“I think it’s very reasonable to consider potentially listing some sub-populations of pika.” Ray says that in order to do that, a case would have to be made that there are genetically distinct sub-species of pika. In its petition, CBD claims that five sub-species have been identified in California. But scientists at UC Berkeley and the U.S. Forest Service who have done field research in the Sierra, have said it’s less clear that those colonies are in trouble.

CBD staff biologist Shaye Wolf says a 1995 study found “evidence for four genetic units across the pika range, roughly grouped as Sierra Nevada, Cascades, Southern Rockies, and Northern Rockies. However, better genetic analyses using more sensitive genetic markers (like microsatellites) are necessary to understand pika population structure.”

Wolf says that for its ESA petition, the CBD drew on a 1981 study that used population distribution to break out 36 “subspecies” of pika.

The Insidious Side of Climate Change

If you think climate change just means hotter summers in California, think again. The writer of this week’s guest post argues that we’ll all “feel the heat” in myriad ways, both obvious and subtle.

Climate and Nature
by Anthony Barnosky

Some impacts of climate change in California are pretty obvious, things like rising sea level submerging large parts of the San Francisco Bay region, or drought cutting into our water supplies.  Less obvious, but every bit as important, are impacts on something you probably don’t even know you have: your relationship with nature.

One part of that relationship is the concept of “ecosystem services;” the direct benefits you get from nature.  California’s Climate Action Team highlighted some of the state’s ecosystem services in their recent report.  Examples include the ski trip you may have taken this winter, the salmon fillet you may have bought at the grocery store, or surprisingly, even your hamburger.

barnosky_snowfunSnow will be less, soggier, at higher elevations, and on the ground for fewer days of the winter, melting some of the $500 million-per-year revenues of the ski industry–not to mention melting your favorite ski run.  Altered river dynamics and temperatures will almost certainly cut into the state’s $33-million-per-year salmon industry. Climate-caused loss of forage means that in 2070 California’s cattle ranchers will be losing up to $92 million in comparison to today’s markets, which means higher beef prices at the grocery store.  Combined, the losses in these ecosystem services likely will cost the state’s already suffering economy well over a hundred million dollars per year as we move into the next few decades. And those are just three of many ecosystem services that will be affected.

A second part of your relationship to nature is the species around you, that is to say, biodiversity. Simply put, biodiversity is which species live in a place, and the extent to which those species are rare or common.  In general, biodiversity means more productive and healthier ecosystems, which translates as more benefits to humans that inhabit those areas.  As it turns out, California is a globally recognized biodiversity hotspot, unique in the world.  But biodiversity losses from global warming promise to be severe: one study predicts that two-thirds of the 2387 plant species found only in the state will lose 80% of their range within the century.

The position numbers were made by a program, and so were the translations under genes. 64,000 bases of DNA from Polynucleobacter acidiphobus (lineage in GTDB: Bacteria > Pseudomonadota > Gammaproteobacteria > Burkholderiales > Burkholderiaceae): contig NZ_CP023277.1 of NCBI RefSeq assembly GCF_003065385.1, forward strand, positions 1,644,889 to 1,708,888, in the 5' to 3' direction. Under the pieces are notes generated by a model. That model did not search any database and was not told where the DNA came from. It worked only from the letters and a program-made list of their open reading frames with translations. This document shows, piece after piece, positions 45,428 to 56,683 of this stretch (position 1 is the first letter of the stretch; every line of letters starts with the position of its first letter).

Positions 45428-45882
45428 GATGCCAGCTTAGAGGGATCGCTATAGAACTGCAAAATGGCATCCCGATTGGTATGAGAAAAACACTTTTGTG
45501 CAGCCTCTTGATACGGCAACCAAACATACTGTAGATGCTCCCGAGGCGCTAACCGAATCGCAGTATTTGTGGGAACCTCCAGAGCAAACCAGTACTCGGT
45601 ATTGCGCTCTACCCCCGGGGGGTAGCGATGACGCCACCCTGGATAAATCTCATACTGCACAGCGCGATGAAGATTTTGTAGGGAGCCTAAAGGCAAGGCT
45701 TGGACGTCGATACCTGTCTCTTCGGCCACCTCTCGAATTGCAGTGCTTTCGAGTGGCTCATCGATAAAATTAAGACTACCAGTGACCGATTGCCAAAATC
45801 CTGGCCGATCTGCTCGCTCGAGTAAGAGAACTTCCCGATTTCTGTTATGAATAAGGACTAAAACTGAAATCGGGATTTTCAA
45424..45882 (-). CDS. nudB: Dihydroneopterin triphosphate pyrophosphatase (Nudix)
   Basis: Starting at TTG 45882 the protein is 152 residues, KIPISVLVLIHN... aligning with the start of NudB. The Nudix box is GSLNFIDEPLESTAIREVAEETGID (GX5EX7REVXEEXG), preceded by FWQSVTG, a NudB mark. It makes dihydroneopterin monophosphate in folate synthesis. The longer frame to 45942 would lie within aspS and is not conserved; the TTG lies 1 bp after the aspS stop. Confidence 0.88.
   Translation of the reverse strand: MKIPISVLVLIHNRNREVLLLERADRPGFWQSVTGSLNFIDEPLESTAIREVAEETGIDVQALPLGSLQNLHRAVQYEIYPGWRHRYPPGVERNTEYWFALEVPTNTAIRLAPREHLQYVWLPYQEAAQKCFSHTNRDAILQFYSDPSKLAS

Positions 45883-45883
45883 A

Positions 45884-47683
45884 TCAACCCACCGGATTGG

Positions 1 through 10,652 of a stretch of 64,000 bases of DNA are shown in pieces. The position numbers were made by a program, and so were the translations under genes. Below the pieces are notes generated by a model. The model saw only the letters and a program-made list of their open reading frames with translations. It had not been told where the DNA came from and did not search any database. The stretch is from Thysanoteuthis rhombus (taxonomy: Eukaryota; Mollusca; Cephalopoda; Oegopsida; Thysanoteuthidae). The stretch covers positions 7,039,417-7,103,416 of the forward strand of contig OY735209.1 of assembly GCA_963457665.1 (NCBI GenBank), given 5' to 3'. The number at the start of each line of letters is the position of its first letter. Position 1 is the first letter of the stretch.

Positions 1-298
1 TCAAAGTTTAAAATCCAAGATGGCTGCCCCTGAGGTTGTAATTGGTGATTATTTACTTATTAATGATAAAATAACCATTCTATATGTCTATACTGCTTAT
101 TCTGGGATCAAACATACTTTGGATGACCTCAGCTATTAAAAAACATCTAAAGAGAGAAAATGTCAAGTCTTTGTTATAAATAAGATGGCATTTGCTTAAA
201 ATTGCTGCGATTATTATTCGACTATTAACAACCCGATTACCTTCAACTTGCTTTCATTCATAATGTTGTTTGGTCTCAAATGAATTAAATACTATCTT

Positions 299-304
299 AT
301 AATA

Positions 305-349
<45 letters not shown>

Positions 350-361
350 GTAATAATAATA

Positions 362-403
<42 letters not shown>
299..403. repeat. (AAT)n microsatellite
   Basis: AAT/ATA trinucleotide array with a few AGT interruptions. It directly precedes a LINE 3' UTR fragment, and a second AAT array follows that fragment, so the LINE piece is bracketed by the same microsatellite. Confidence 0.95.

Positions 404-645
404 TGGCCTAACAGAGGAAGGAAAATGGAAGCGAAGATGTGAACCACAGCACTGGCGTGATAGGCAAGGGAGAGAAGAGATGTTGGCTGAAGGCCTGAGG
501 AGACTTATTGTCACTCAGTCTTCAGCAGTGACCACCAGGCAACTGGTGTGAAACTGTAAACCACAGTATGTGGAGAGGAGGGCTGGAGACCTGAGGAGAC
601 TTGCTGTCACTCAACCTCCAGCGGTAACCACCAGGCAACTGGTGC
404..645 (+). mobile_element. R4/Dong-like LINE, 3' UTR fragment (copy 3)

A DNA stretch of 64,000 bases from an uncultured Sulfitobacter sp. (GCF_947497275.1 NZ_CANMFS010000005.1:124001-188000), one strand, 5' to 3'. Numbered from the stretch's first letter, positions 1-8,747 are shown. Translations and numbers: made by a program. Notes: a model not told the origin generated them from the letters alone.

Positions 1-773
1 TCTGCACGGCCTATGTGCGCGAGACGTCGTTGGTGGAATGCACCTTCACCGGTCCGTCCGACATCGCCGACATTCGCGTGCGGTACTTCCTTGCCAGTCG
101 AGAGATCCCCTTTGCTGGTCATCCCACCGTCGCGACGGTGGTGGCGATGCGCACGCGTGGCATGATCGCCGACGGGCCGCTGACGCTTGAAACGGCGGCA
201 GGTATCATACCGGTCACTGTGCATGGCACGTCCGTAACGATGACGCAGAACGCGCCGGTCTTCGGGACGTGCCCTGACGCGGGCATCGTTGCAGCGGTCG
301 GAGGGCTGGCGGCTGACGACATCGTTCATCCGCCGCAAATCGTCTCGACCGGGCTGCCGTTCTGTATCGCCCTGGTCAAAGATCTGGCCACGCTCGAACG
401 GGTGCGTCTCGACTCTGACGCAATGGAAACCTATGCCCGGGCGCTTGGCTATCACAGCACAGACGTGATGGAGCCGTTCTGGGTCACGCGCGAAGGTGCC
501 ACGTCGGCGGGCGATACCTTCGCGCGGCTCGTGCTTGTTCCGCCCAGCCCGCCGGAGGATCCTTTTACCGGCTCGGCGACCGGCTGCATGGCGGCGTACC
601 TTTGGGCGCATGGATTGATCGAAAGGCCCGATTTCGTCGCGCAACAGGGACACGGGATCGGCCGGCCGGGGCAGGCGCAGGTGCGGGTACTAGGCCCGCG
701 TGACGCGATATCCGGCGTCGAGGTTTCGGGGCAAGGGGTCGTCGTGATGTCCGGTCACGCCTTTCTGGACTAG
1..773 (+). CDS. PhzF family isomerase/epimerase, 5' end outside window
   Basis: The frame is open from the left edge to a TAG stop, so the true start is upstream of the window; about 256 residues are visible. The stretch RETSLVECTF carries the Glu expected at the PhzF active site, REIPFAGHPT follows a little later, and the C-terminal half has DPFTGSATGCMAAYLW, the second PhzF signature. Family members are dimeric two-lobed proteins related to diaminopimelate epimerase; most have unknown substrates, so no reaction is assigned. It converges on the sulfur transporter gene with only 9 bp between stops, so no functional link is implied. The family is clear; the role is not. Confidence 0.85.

barnosky_icylakeThe third part of your relationship to nature is how it makes you feel.  There’s no question: you can’t get the same feeling you get looking at a giant redwood anywhere but in a redwood forest.   Among species that may have little or no suitable climate left in California, however, are its coastal redwoods and sequoias.

Such impacts of climate change on nature are not confined to California.   Many other reports indicate that global warming is redefining our relationship to nature worldwide.  As with other impacts, this one can be partially mitigated by reducing greenhouse gas emissions immediately, but also will require some new management strategies for preserving nature in the age of global warming.  California, in particular, has a lot to lose.

Anthony D. Barnosky is a Professor of Integrative Biology at the University of California, Berkeley and author of the recently published Heatstroke: Nature in an Age of Global Warming. You can read more on this topic in his blog. Photos by the author.

Barnosky is scheduled to appear Saturday as part of Berkeley’s “Cal Day” activities. His talk is scheduled for noon at the Valley Life Sciences Bldg, Room 2060, followed by a book-signing at the T-Rex (which is hard to miss).

Climate Linked to "Silent Streams"?

Memo to anglers: If you’re wondering why they’re not biting, it may be because they’re not there. Little noticed this week was a report from the U.S. Geological Survey, detailing the staggering losses that freshwater fish species have suffered across the U.S. The report describes nearly 40% of North America’s freshwater fishes as “imperiled.” The figure represents a 92% increase over a similar survey done in 1989 by the American Fisheries Society, which participated in the new report. USGS director Mark Myers cited loss of habitat and invasive species as primary causes for the decline but noted that “climate change may further affect these fish.” The news is worse for California, as topping the Survey’s at-risk list are “salmon and trout of the Pacific Coast and western mountain regions.”

Release of the report followed by one day Terry Root’s keynote presentation at the California Climate Change Conference, in which the Stanford researcher warned of a catastrophic loss of trout habitat in California, due in part to climate change.